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© Jan Liégeois

Ella McVeigh’s paintings are webbed with art history, the role of nature in art-making and the possibilities and meanings of painting today. Starting primarily from found imagery of the natural world, McVeigh explores painting as a mental performance of visual decision-making. Whereby these images from her personal collection, ranging from studio shots of flower arrangements to encyclopedias on minerals and geology, are the trigger of an array of mental connections to other images and experiences. In the exhibition, Each Glance Branching, these visual connections are translated through her persisting interrogation of line, colour and form into paintings and drawings that capture in great detail the complexities of looking at images, oscillating from the micro to the macro with each glance. Ella McVeigh selects, articulates, and in some way binds up what she has grasped in the exterior world and pairs it with her interior world. She sees in abstract painting vast potential for exploration on a material. Through a stream of thought approach as an internal investigation, she continually explores the possibilities of the genre. In doing so, she uses amorphous structures and intense colour planes to probe the limits of coherent image formation, similar to Albert Oehlen or Per Kirkeby’s way of working. This results in an abstract choreography, which unfolds on the canvas as the object on which the act of thinking takes place. In McVeigh’s enigmatic paintings, we experience the presence of the exterior world as well as the transformation of all sensory experiences into imagery of new morphologies.Whereas most artists practice through preliminary studies, she constructs and deconstructs directly onto the canvas, seemingly building on old ruins. She wrings new meanings from natural structures and transforms them through a branched glance into unique aesthetic fields. The paintings reveal themselves as chaotic, rhythmic forces exploring the notion of thought processes behind painting, without falling into suggestive ideas and compositions. The result is harmonious compositions where all the elements in the paintings come to the fore as sharp-edged components, giving an enormous materiality to the canvases and creating vibrating, yet tangible painted surfaces. One of the largest pieces in the exhibition, Spindle, conjures hues of cold and warm, bold markings, and interlacing of forms pushing elements in and outside of the canvas, and thus creating a multiperspective setting. The white, mobile lines take on a representative function, as if measuring their own relation to the blue and orange, still planes. Over areas of solid colour, she applies voracious strokes in muddy greens and greys, as well as earthy tones, further complicating her conflation of erasure and enhancement. As viewers, we are presented with the opportunity of getting face-to-face with an organic language of forms, stemming from its own world.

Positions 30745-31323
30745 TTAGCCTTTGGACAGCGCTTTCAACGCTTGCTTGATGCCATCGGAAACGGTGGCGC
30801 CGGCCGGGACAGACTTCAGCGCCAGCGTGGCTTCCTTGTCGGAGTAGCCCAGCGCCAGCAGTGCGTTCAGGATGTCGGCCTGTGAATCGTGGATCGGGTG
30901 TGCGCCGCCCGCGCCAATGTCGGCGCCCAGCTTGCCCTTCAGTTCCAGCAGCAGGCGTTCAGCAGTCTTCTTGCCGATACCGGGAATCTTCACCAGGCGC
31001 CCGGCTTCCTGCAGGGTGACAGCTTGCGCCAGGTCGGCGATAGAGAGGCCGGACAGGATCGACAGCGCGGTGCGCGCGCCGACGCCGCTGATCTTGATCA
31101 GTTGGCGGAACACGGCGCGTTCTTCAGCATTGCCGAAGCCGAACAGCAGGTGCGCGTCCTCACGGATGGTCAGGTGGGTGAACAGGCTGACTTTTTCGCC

Despite our tendency to think of abstract painting as an expression of an artist’s inner, emotional state, emotion is not central to McVeigh’s practice. However, the paintings possess an affecting strength, palpable in the interaction of the viewer with the materiality of the canvases. For McVeigh, painting means trying to solve the problem of arriving at compositions that are coherent, combining imagery from encyclopedias and technical books with her memory or imagination. Starting from divergent and sometimes even conflicting stances, she seeks to achieve - by means of methodic visual decision-making - a congruous final image. In her painting Proscenium, artificial structures, natural yet intense planes of colour and linear configurations unfold into the elements that seem to repeat themselves as apparent morphological elements throughout all the paintings. In this sense, McVeigh is particularly concerned with finding the right coherence between all the elements on the canvas. A vast range of images - both natural and artificial - are the inspiration of Ella McVeigh’s work. However, the works remain shrouded in the infinite and evoke, as it were, the inner yet inscrutable truth of nature. In Each Glance Branching, painting is presented as an area of examination, in which the ideas about abstract art and especially the formatting of pictures and structures are being defined. The exhibition issues the way in which the artist sees her way of painting as a problem- solving process, creating harmony out of chaos while combining natural and artificial structures that slowly unfold on the canvas. McVeigh’s approach of layering and visible complexity makes the works ultimately unknowable, eluding any efforts to be read as stories. The radical indeterminacy of the works is what makes them living, breathing entities separate from the artist’s hand. "The barcode on the snakes scale was the give away that the whole thing was synthesised, as the weather in my computer world was changeable Scanning the room, the page, across green and grey landscapes Where am I focused? Under a microscope the limescale flakes in my kettle are dahlias. A sight at every scale, thoughts that link, with each glance branching." — Ella McVeigh



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Contemporary Art Belgium is a platform dedicated to provide a selection of current contemporary art exhibitions in Belgium. It was created to turn a spotlight on the large and very dynamic Belgian contemporary art scene as well as to connect people and start dialogues.

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